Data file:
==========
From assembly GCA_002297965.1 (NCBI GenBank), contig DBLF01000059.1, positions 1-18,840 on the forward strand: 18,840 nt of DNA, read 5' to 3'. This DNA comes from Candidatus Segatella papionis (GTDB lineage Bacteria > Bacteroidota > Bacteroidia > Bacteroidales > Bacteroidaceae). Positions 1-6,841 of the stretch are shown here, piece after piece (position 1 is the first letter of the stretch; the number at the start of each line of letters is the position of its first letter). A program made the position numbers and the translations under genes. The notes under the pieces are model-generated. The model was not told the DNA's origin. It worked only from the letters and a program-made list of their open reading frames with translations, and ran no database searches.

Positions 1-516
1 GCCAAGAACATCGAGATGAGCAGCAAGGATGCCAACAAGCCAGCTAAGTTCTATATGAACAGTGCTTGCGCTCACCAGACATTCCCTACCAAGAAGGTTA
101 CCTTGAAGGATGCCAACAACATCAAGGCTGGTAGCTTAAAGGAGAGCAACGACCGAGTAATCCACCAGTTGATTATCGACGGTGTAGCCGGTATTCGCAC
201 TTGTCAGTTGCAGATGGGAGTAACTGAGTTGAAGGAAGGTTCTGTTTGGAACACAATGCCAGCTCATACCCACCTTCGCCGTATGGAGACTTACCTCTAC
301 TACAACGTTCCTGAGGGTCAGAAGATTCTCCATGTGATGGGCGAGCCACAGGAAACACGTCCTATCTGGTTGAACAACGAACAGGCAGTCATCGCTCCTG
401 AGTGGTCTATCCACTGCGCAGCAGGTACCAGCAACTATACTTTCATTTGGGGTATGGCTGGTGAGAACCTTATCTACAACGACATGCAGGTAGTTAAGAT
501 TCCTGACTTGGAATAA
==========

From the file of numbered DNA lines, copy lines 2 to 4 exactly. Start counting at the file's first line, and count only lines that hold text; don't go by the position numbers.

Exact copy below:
Positions 1-516
1 GCCAAGAACATCGAGATGAGCAGCAAGGATGCCAACAAGCCAGCTAAGTTCTATATGAACAGTGCTTGCGCTCACCAGACATTCCCTACCAAGAAGGTTA
101 CCTTGAAGGATGCCAACAACATCAAGGCTGGTAGCTTAAAGGAGAGCAACGACCGAGTAATCCACCAGTTGATTATCGACGGTGTAGCCGGTATTCGCAC